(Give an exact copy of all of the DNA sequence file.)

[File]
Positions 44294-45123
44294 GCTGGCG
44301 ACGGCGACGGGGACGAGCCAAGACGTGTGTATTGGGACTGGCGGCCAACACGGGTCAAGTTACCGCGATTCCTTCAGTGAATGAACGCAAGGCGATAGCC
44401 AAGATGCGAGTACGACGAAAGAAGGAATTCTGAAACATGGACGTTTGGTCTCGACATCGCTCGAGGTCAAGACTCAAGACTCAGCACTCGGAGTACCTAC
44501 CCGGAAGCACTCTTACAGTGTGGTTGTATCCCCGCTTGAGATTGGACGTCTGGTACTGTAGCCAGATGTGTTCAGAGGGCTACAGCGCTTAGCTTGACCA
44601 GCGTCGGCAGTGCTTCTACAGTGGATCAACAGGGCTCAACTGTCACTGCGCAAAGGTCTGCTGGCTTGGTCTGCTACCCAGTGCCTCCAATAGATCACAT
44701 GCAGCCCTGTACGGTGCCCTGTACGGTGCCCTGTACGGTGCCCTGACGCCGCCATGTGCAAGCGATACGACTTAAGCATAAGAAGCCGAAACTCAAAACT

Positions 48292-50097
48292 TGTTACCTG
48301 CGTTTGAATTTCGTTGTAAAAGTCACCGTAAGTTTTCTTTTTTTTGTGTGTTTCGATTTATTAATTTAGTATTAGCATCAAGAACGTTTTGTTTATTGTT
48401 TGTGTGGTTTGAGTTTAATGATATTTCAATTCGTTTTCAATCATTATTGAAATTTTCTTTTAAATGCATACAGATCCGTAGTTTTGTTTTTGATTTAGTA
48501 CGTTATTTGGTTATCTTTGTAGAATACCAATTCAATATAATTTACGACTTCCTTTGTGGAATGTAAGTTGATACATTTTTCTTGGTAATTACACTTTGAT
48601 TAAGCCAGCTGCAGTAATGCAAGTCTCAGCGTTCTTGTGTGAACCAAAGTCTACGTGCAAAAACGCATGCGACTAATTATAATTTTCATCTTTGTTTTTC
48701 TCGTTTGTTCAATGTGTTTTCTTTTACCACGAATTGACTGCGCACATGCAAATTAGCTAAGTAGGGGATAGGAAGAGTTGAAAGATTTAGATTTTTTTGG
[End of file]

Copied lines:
Positions 44294-45123
44294 GCTGGCG
44301 ACGGCGACGGGGACGAGCCAAGACGTGTGTATTGGGACTGGCGGCCAACACGGGTCAAGTTACCGCGATTCCTTCAGTGAATGAACGCAAGGCGATAGCC
44401 AAGATGCGAGTACGACGAAAGAAGGAATTCTGAAACATGGACGTTTGGTCTCGACATCGCTCGAGGTCAAGACTCAAGACTCAGCACTCGGAGTACCTAC
44501 CCGGAAGCACTCTTACAGTGTGGTTGTATCCCCGCTTGAGATTGGACGTCTGGTACTGTAGCCAGATGTGTTCAGAGGGCTACAGCGCTTAGCTTGACCA
44601 GCGTCGGCAGTGCTTCTACAGTGGATCAACAGGGCTCAACTGTCACTGCGCAAAGGTCTGCTGGCTTGGTCTGCTACCCAGTGCCTCCAATAGATCACAT
44701 GCAGCCCTGTACGGTGCCCTGTACGGTGCCCTGTACGGTGCCCTGACGCCGCCATGTGCAAGCGATACGACTTAAGCATAAGAAGCCGAAACTCAAAACT

Positions 48292-50097
48292 TGTTACCTG
48301 CGTTTGAATTTCGTTGTAAAAGTCACCGTAAGTTTTCTTTTTTTTGTGTGTTTCGATTTATTAATTTAGTATTAGCATCAAGAACGTTTTGTTTATTGTT
48401 TGTGTGGTTTGAGTTTAATGATATTTCAATTCGTTTTCAATCATTATTGAAATTTTCTTTTAAATGCATACAGATCCGTAGTTTTGTTTTTGATTTAGTA
48501 CGTTATTTGGTTATCTTTGTAGAATACCAATTCAATATAATTTACGACTTCCTTTGTGGAATGTAAGTTGATACATTTTTCTTGGTAATTACACTTTGAT
48601 TAAGCCAGCTGCAGTAATGCAAGTCTCAGCGTTCTTGTGTGAACCAAAGTCTACGTGCAAAAACGCATGCGACTAATTATAATTTTCATCTTTGTTTTTC
48701 TCGTTTGTTCAATGTGTTTTCTTTTACCACGAATTGACTGCGCACATGCAAATTAGCTAAGTAGGGGATAGGAAGAGTTGAAAGATTTAGATTTTTTTGG